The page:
After supposed urgency around the legislation in 2019, the State Liberal Government have chosen to do nothing with it for well over a year until they gave notice of the Bill’s second reading speech a mere day after national protests against gendered violence and amid allegations of assault and rape in the nation’s Parliament.

Now is a time when the right to protest is especially critical to the Australian democracy.

Fabiano Cangelosi, Tasmanian spokesperson for the Australian Lawyers Alliance, said: “Significant portions of the original Act were struck down by the High Court. What the State Government now proposes is much broader and more stifling of legitimate political activity. It also criminalises perfectly innocent behaviour that most people have at some point engaged in. It would be a devastating blow not only to our social and political discourse, but our basic ability as consumers to dispute with businesses, if the Bill were passed.”

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Jessica Munday, Secretary of Unions Tasmania, said: “The trade union movement is a movement built on protest. Many of the rights and conditions we enjoy today – workplace safety laws, equal pay – were won because the trade union movement protested for them. These laws will capture legitimate trade union activity such as nurses protesting about safe staffing levels, workers protesting against their work being outsourced or privatised, or workers who have had to stop work on site because their workplace was unsafe. Of course, these laws aren’t really about workers. They’re about politics. If the Government cared about workers, they do something job security, low wages or wage theft.”

Media release – The Wilderness Society, 23 March 2021

Tasmania’s undemocratic anti-protest law: empty theatrics no substitute for supporting transition of logging industry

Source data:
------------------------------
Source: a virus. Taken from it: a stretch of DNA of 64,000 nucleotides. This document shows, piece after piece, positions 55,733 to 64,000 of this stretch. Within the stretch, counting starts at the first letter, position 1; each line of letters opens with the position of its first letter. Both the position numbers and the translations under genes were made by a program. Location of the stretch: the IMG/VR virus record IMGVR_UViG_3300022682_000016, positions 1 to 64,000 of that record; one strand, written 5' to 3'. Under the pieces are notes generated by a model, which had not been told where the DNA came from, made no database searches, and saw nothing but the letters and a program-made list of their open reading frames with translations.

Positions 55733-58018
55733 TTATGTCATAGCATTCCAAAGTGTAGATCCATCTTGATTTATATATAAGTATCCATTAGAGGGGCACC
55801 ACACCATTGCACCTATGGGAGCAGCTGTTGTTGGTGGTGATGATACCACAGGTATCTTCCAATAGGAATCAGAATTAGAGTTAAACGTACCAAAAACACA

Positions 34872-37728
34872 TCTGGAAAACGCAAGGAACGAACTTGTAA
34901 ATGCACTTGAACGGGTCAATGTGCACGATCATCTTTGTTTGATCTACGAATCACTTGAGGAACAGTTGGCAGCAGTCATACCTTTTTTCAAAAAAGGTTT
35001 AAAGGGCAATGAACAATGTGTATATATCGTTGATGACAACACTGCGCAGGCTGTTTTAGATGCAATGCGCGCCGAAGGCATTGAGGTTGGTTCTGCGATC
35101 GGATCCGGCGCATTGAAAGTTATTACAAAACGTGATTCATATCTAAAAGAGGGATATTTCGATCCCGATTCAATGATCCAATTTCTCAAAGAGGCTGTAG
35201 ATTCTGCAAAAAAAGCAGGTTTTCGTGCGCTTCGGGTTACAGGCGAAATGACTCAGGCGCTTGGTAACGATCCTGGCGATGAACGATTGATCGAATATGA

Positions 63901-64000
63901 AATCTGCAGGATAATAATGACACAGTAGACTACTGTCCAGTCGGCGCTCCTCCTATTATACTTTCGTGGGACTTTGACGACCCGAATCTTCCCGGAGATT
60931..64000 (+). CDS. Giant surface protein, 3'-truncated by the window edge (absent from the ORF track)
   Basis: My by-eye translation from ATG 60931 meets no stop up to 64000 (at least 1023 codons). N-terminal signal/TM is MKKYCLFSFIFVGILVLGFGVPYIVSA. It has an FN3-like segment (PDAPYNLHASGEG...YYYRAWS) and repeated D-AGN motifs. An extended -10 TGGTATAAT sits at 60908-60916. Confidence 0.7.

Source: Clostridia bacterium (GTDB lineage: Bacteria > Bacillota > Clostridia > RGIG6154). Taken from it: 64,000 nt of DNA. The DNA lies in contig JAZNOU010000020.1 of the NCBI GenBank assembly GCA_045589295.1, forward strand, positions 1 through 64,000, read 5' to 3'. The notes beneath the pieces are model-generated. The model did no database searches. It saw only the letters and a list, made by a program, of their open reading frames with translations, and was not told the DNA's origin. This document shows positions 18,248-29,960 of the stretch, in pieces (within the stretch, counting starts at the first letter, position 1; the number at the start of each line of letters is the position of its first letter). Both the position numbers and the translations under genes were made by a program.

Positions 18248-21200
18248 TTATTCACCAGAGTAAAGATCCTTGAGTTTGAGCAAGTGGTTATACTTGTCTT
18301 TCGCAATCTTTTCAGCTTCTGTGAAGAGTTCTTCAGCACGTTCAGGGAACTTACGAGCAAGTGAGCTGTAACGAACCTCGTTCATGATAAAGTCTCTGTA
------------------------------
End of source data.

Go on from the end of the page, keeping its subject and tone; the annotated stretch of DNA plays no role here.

If the Hodgman-Gutwein government really cared about native forestry workers, which it says the anti-protest Workplace Protection Bill is about, it should support the sector to transition out of logging high conservation value native forests to plantation-based forestry, which is the future of the industry.

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“This rehashed anti-protest Bill appears to remain unconstitutional** and contrary to the freedom the Liberal Party is apparently founded on. It is yet another ‘special deal’ for the native logging industry. Meanwhile, the plantation sector is flourishing without constant government protectionism because this is the wood people want,” said Tom Allen, Wilderness Society Tasmania campaign manager.

“Tasmania’s Gondwanic forests are globally significant: exceptionally carbon dense, unique and home to multiple threatened species. High Conservation Value forests simply are irreplaceable and logging forests isn’t sustainable when it is driving multiple species to extinction.

“The unpopular anti-protest bill seeks to shield this industry from public scrutiny and criticism. Such illiberal silencing is undemocratic, and is not in the best interests of Tasmanians**, nor the native forest logging sector which needs support to reform, not support to hide.

“The logging industry’s own research shows that people in rural and urban areas don’t support the logging of Tasmania’s amazing high-conservation forests. The native forest logging sector that the Gutwein Government is catering to with this election-flavoured ‘special deal’ lacks social licence to operate.*

“Members of the Legislative Council should carefully consider the impacts of passing another Bill that is likely to result in unconstitutional legislation, and whether supporting this Bill buys into political exploitation of a sector facing inevitable change and empty electoral theatrics,” said Mr Allen.

*A leaked 2018 report for the Australian Forest and Wood Products Association found that 70% of urban respondents and 65% of rural respondents view native forest logging as unacceptable. Hannam, P (2018), “Bush turns its back on support for logging native forests,” Sydney Morning Herald

** Letter from six civil liberties organisations to Tasmania’s Upper House

Source: Tasmanian Times